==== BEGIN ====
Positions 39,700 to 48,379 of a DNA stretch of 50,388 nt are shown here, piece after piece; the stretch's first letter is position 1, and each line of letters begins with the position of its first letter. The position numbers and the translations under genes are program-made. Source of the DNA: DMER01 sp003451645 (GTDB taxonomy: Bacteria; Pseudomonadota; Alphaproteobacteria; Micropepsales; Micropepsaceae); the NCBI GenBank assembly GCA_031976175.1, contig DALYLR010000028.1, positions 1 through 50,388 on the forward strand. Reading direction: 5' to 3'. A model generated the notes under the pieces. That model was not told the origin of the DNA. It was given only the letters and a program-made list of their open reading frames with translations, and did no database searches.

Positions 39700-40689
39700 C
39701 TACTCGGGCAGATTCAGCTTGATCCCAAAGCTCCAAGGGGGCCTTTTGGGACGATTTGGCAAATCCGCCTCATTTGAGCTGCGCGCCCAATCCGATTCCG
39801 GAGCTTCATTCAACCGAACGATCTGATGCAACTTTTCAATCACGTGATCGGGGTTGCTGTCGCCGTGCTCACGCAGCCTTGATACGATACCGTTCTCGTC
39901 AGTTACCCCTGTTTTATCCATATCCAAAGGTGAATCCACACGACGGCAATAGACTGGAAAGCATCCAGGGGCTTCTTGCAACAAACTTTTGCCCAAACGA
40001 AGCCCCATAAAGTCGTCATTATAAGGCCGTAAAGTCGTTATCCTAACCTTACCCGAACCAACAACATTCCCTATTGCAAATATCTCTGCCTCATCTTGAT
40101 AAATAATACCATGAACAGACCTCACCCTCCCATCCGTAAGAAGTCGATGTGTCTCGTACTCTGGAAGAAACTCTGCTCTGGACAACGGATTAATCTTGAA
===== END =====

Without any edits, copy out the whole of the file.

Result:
Positions 39,700 to 48,379 of a DNA stretch of 50,388 nt are shown here, piece after piece; the stretch's first letter is position 1, and each line of letters begins with the position of its first letter. The position numbers and the translations under genes are program-made. Source of the DNA: DMER01 sp003451645 (GTDB taxonomy: Bacteria; Pseudomonadota; Alphaproteobacteria; Micropepsales; Micropepsaceae); the NCBI GenBank assembly GCA_031976175.1, contig DALYLR010000028.1, positions 1 through 50,388 on the forward strand. Reading direction: 5' to 3'. A model generated the notes under the pieces. That model was not told the origin of the DNA. It was given only the letters and a program-made list of their open reading frames with translations, and did no database searches.

Positions 39700-40689
39700 C
39701 TACTCGGGCAGATTCAGCTTGATCCCAAAGCTCCAAGGGGGCCTTTTGGGACGATTTGGCAAATCCGCCTCATTTGAGCTGCGCGCCCAATCCGATTCCG
39801 GAGCTTCATTCAACCGAACGATCTGATGCAACTTTTCAATCACGTGATCGGGGTTGCTGTCGCCGTGCTCACGCAGCCTTGATACGATACCGTTCTCGTC
39901 AGTTACCCCTGTTTTATCCATATCCAAAGGTGAATCCACACGACGGCAATAGACTGGAAAGCATCCAGGGGCTTCTTGCAACAAACTTTTGCCCAAACGA
40001 AGCCCCATAAAGTCGTCATTATAAGGCCGTAAAGTCGTTATCCTAACCTTACCCGAACCAACAACATTCCCTATTGCAAATATCTCTGCCTCATCTTGAT
40101 AAATAATACCATGAACAGACCTCACCCTCCCATCCGTAAGAAGTCGATGTGTCTCGTACTCTGGAAGAAACTCTGCTCTGGACAACGGATTAATCTTGAA